GPs' pension contributions will increase 142% by 2014, predicts the BMA in its official response to the Government's proposals on reforming the NHS Pension Scheme published today.
The response rejects the Government's line that increased pension contributions are necessary, giving the example that a junior doctor aged 25 today who qualifies as a consultant in the future, would pay almost £200,000 in additional contributions under the Government's plans.
The report says: 'The BMA rejects entirely the Government's suggestion that contributions need to increase by up to 6% for some members by 2014.'
'Our members have seen their contributions increase by up to 42% in 2008 and will see them increase again by up to a further 71% over the next three years. This would mean that the employee contribution to the NHS Pension Scheme would have increased by 142% in the six years since 2008.'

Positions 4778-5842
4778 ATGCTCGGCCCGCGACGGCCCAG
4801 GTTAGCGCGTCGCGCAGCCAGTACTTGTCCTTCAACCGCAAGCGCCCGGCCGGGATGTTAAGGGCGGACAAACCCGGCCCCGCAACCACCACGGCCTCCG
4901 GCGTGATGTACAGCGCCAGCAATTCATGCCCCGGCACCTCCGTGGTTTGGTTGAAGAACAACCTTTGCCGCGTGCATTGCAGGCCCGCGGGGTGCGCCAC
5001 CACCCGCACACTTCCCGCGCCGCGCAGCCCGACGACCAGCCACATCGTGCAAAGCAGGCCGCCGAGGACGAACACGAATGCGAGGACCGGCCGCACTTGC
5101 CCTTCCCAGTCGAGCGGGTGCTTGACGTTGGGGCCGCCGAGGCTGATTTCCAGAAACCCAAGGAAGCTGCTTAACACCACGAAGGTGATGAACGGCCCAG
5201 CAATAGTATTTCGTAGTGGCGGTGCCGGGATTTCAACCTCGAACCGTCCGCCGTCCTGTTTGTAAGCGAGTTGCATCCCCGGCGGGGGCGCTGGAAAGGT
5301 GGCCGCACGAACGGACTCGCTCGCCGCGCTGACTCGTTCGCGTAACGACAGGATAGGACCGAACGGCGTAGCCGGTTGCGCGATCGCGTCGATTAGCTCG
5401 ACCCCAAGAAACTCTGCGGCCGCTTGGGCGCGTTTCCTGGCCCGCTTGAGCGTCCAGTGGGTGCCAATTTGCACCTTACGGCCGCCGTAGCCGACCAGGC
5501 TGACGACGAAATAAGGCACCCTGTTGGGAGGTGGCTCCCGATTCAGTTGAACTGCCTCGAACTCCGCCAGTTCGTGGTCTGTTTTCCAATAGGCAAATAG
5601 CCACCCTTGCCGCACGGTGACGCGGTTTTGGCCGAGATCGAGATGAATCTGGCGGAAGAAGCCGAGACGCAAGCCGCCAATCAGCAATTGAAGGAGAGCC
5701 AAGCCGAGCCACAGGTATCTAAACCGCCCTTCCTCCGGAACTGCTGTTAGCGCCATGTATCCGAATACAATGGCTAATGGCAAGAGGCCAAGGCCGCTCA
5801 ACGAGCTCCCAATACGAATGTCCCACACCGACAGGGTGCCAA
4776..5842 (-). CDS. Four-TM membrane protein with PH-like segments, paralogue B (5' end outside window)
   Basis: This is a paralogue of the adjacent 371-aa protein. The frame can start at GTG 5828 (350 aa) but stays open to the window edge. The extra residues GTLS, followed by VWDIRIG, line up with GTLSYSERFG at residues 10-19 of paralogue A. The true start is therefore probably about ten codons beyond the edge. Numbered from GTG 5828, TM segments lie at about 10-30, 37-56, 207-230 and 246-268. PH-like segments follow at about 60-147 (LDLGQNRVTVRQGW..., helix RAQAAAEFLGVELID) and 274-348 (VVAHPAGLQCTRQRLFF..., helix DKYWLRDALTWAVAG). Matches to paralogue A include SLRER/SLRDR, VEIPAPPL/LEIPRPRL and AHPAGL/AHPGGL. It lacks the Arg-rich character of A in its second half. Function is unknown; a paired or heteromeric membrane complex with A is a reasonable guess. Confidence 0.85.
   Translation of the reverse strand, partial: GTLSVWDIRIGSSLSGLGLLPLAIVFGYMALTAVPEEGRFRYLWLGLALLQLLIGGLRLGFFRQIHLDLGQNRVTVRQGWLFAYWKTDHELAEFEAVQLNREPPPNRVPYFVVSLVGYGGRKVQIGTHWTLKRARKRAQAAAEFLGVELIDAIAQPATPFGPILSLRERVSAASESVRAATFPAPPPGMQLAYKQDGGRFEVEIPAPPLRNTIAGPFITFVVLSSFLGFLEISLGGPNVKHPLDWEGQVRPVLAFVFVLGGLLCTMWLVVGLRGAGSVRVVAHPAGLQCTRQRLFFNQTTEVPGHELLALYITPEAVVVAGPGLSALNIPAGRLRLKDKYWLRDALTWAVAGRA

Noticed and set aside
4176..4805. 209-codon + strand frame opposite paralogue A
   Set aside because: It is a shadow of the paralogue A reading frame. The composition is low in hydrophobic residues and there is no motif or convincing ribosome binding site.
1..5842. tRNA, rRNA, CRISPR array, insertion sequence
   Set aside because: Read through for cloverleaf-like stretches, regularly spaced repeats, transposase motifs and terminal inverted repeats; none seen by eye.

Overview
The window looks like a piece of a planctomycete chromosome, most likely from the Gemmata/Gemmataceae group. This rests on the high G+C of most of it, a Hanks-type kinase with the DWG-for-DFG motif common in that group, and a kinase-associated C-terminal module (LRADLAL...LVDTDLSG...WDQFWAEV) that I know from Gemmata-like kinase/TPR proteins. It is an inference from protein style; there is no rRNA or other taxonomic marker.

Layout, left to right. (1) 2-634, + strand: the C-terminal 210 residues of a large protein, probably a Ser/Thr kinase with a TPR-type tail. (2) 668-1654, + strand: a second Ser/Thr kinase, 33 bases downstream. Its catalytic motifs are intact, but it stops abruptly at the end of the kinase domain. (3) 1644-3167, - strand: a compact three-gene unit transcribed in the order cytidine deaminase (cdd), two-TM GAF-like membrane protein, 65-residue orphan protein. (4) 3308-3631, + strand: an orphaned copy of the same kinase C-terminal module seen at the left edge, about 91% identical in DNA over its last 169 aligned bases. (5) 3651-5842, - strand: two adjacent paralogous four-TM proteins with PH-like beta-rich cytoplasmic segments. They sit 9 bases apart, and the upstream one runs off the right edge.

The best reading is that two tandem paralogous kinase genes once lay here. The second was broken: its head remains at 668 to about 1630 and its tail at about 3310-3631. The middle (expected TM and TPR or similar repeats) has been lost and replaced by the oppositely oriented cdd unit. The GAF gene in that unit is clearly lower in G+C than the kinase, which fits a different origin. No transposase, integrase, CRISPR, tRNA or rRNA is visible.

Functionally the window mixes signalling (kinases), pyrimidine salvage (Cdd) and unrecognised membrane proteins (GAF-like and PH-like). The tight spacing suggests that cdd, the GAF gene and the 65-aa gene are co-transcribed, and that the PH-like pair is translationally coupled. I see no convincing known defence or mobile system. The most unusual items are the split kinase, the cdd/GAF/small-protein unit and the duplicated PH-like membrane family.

BMA chair Dr Hamish Meldrum, said an overhaul of the NHS Pension Scheme 'completely unnecessary' and revealed that thousands of doctors had responded directly to the Government's consultation.
Dr Meldrum said: ‘We acknowledge the financial difficulties that the Government is facing, but it is totally unreasonable to expect NHS staff, who are already subject to pay freezes and potential redundancies, to take a further, substantial hit.'